The opposition to the Truman Doctrine was vehement. It came from isolationists like the New York Daily News, from pacifists like the National Council for Prevention of War, from Russophiles like Senator Claude Pepper, from liberals like Fiorello LaGuardia, who would feed the starving of Greece but leave Greece's Communist troubles to U.N. It came from such Red outposts as the Daily Worker and the National Council of American-Soviet Friendship. But for all its vehemence it was scattered. No one man had yet sounded the cry around which all factions could rally.

This week one man tried. Henry Wallace spoke...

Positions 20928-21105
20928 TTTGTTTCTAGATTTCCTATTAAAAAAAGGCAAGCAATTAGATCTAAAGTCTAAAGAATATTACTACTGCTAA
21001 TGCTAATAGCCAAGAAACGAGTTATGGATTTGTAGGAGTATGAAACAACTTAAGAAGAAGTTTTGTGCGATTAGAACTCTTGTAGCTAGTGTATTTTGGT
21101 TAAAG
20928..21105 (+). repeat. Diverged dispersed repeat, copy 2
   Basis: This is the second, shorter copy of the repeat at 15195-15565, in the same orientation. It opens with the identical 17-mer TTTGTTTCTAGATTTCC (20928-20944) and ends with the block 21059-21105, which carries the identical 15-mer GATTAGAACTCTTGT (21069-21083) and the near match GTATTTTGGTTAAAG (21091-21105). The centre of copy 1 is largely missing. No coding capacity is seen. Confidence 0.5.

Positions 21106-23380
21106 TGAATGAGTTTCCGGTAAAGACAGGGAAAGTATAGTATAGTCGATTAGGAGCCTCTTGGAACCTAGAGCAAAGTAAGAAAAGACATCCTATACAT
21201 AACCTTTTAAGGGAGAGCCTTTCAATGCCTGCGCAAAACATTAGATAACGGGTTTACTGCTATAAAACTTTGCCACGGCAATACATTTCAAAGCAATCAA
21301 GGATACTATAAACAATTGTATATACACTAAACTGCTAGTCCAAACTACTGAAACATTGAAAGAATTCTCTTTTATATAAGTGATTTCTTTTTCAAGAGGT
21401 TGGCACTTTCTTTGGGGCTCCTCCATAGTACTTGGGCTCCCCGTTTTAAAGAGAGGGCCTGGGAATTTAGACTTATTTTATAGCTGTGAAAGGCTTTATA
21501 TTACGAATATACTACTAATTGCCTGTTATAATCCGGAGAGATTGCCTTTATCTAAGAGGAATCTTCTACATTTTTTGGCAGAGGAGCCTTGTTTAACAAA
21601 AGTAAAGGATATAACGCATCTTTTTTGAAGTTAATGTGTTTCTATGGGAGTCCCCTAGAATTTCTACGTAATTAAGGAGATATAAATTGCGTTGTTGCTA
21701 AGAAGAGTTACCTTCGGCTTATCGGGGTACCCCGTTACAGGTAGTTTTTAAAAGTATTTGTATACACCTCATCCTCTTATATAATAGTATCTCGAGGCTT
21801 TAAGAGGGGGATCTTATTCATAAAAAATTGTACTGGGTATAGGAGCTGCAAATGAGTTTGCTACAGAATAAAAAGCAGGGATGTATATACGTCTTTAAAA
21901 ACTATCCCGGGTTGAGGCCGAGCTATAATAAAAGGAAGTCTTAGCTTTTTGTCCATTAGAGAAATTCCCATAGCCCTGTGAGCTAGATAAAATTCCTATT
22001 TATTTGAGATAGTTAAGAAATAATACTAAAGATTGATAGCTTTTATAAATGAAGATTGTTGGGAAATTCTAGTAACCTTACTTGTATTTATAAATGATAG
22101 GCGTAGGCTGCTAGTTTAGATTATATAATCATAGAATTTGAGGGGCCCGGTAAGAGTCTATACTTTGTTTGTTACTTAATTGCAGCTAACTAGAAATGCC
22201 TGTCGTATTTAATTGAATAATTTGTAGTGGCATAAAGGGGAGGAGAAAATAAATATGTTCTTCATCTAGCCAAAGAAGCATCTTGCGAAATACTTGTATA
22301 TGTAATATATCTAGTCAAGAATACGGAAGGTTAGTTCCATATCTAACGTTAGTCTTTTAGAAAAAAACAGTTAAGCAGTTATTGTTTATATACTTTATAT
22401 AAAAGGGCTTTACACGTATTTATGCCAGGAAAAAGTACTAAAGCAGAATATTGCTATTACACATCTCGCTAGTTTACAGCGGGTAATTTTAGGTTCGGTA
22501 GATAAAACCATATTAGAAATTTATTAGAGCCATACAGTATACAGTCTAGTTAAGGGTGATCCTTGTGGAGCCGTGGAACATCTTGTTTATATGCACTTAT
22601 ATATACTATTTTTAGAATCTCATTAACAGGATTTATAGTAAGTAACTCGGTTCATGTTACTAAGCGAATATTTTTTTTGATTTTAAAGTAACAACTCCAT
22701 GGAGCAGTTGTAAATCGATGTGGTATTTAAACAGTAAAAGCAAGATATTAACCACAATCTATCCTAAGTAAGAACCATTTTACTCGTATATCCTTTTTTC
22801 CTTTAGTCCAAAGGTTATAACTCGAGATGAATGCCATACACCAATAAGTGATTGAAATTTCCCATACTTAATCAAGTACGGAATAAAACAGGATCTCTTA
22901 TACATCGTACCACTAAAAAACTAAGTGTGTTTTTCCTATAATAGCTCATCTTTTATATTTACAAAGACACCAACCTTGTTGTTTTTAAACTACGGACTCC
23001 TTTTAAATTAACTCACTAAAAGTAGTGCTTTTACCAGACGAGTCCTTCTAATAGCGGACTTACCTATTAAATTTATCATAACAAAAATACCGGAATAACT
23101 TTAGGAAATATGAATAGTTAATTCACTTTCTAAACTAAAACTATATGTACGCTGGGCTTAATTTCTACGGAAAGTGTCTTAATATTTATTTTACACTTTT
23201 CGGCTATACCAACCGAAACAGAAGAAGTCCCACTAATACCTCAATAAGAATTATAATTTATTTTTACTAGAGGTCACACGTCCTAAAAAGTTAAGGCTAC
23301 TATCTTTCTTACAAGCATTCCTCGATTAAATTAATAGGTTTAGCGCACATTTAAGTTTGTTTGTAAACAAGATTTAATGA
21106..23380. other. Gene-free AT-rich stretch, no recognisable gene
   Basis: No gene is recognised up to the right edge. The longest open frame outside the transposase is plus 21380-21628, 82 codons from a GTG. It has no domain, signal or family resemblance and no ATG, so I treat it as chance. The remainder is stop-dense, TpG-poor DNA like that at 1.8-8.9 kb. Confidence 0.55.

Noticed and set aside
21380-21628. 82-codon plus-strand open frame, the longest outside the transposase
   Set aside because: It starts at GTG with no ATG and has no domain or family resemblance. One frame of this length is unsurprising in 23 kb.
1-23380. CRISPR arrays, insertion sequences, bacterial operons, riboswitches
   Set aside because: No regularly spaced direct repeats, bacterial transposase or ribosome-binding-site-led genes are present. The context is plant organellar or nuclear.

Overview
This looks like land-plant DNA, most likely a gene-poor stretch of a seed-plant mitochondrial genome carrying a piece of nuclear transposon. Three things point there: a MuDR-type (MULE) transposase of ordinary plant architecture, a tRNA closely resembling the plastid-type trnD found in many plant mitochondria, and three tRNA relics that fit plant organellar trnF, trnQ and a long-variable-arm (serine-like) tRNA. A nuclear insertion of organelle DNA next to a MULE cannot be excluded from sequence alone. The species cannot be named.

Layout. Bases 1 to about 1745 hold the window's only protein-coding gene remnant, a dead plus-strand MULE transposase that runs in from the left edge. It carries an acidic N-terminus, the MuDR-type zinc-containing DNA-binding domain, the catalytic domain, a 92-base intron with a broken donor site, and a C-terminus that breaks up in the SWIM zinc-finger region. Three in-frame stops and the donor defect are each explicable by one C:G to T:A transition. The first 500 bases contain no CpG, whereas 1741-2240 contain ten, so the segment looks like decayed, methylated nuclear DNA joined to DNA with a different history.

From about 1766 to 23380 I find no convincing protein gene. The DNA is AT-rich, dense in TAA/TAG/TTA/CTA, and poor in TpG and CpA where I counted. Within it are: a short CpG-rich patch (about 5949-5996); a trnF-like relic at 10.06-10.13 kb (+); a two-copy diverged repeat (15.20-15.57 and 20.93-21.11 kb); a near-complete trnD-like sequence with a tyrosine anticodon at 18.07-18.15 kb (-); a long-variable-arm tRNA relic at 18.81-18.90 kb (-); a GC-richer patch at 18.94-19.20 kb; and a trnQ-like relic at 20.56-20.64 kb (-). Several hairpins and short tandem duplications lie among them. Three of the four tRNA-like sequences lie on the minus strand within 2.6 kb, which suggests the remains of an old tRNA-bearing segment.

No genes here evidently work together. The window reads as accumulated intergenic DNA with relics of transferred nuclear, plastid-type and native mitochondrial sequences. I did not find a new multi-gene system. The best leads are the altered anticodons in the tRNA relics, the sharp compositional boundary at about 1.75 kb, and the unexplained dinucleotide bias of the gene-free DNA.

Want the full story?

Subscribe Now


Get TIME the way you want it

  • One Week Digital Pass — $4.99
  • Monthly Pay-As-You-Go DIGITAL ACCESS$2.99
  • One Year ALL ACCESSJust $30!   Best Deal!
    Print Magazine + Digital Edition + Subscriber-only Content on

Learn more about the benefits of being a TIME subscriber

If you are already a subscriber sign up — registration is free!